Sheila R. Davidson, editor,
God's Greatest Gift -- Grandparents
(American Literary Press, 2002)

As a lover of poetry and an adorer of children, I wanted to like this poetry compilation. Unfortunately, I didn't. At all.

God's Greatest Gift presents itself as a hard-bound gold-embossed coffeetable edition of poems, which smacks of the aura of the infamous International Library of Poetry or "" Like anthologies, God's Greatest Gift is a result of winning "poetry contest" entries. It also publishes poems without payment to the poet and attempts to sell the book back to the poet for $49.95.

The anthology's lead poem seemed mature for an 8-year-old, and I at once recalled a poem that spoke about the "dash" between date of birth and death. While this is not that particular poem, certainly, parts and/or sentiments seem to have originated from that verse. But that was just the first thorn. As could be expected, when you have 248 pages of poetry about grandparents written by children, themes and thoughts repeat over and over and over and over and over and over again. Consider "Grandparents are so sweet, / they give me tasty things to eat" and "Grandparents are nice. / Mine always send me candy."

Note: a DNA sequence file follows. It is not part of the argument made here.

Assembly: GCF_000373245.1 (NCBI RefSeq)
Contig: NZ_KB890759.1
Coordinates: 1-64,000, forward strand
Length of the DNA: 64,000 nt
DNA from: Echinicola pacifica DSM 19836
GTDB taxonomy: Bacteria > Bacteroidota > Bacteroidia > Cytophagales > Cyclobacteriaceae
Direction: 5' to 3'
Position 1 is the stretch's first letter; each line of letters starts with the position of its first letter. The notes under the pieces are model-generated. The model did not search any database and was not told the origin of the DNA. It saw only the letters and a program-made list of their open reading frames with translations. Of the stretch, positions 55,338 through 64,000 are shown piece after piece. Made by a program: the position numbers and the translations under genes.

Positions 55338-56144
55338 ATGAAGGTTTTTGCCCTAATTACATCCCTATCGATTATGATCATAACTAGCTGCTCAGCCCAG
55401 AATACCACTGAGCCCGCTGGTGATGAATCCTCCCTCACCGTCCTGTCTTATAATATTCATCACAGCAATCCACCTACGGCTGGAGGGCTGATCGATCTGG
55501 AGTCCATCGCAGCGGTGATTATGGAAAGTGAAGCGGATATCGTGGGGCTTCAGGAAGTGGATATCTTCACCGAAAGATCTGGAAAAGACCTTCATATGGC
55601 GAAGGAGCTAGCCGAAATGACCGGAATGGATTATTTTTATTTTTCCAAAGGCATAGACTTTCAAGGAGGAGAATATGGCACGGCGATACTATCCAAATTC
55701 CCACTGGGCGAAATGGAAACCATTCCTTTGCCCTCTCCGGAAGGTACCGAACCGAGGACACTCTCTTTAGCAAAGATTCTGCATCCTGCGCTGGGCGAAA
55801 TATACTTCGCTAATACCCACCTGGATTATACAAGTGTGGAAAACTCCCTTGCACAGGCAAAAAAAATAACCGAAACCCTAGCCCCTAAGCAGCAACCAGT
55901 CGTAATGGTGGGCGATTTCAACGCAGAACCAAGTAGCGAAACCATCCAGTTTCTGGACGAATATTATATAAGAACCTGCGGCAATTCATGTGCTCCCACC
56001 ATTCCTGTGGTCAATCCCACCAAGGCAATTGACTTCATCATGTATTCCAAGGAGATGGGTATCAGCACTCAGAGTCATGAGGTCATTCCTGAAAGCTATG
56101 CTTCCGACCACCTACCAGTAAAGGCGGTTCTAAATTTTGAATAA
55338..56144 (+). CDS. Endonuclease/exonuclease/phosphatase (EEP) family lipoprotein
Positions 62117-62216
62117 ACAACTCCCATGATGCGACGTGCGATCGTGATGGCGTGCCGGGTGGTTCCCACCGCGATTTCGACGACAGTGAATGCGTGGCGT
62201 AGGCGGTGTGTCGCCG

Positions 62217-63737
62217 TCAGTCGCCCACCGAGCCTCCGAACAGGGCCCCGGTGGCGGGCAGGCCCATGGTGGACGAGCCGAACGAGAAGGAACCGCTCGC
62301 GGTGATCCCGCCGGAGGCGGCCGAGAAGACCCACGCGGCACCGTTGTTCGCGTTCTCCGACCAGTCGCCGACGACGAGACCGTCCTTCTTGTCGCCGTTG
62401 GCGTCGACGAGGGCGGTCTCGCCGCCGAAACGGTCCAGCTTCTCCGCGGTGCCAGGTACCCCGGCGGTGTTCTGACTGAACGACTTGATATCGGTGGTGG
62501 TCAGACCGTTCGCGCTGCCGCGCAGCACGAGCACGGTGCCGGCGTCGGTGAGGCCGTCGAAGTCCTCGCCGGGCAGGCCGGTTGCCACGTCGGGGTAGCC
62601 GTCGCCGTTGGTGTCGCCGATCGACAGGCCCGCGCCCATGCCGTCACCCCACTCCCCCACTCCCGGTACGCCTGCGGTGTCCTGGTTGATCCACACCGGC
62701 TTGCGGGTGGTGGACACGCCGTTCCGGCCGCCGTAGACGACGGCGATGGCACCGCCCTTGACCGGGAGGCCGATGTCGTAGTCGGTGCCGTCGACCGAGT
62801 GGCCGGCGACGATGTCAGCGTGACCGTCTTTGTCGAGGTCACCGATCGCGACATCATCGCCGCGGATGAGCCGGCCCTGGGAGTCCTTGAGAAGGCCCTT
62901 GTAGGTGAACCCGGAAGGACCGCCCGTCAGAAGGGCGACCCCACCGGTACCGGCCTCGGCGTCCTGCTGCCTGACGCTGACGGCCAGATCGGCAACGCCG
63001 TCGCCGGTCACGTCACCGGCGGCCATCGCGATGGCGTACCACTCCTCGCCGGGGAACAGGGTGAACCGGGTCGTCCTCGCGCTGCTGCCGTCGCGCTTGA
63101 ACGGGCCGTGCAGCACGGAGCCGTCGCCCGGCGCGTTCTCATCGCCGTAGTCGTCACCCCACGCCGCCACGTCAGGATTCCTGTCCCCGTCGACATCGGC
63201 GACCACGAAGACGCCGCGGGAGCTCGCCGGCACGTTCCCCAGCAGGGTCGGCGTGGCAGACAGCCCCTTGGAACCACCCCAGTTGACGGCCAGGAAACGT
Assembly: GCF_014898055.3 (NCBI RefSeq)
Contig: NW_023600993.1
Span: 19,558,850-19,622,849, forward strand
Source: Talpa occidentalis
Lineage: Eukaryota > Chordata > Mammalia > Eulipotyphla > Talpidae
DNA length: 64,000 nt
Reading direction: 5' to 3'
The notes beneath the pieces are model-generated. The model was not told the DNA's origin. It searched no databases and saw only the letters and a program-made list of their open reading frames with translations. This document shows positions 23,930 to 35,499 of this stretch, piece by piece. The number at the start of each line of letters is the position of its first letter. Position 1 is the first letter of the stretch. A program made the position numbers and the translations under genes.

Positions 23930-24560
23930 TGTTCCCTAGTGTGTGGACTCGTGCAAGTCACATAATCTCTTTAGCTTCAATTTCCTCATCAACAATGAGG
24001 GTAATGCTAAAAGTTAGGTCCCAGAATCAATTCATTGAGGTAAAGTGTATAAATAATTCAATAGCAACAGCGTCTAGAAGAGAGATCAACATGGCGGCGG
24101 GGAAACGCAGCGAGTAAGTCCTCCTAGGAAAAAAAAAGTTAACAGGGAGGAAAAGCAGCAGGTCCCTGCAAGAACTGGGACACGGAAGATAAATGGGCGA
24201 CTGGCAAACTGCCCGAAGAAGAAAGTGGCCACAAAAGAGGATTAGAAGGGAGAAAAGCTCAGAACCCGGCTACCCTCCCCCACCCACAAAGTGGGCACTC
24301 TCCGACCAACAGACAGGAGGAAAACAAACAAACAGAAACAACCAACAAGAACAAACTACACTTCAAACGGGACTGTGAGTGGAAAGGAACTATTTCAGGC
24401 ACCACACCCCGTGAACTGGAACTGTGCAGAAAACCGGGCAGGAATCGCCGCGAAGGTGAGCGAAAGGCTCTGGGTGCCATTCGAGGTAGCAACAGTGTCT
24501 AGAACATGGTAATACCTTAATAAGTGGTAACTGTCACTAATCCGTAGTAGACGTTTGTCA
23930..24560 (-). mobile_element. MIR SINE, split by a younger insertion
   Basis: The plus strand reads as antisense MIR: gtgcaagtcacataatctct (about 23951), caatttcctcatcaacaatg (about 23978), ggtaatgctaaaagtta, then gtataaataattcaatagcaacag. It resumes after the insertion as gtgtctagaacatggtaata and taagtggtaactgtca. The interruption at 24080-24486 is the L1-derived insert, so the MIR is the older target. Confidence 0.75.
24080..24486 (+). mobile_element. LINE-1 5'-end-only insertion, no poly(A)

Looking at this book from a business standpoint, while these children's efforts certainly merit commendation and praise, few rise to the standards for publication in a bound book. As a book, this compilation proves extremely difficult to endure.

I suppose that it would be difficult to edit a child's poems without hurting their feelings (one can hardly edit an adult's work without hurt feelings, nevermind a child who has little understanding of the industry); however, the poems need editing and selective publication.

I would like to believe that I made a snap judgment about the book. However, the more I read, the more I became certain that this publisher accepted each and every entry, no matter how worthy, and then preyed upon the parents of the little tykes to buy the book, either for themselves or for the grandparents as a gift. While the guidelines to the contest state that the poet is under no obligation to buy the book, how many parents could turn their back on their child's first published poem? Likely, not many. With two to three poems on each page of 248 pages, I'm sure that the publisher has an ample target group to profit from.

While grandparents are "God's Greatest Gift," this poetry compilation, while special to the individual poets and the grandparents that inspired them, isn't.

[ by Lynne Remick ]
Rambles: 15 February 2002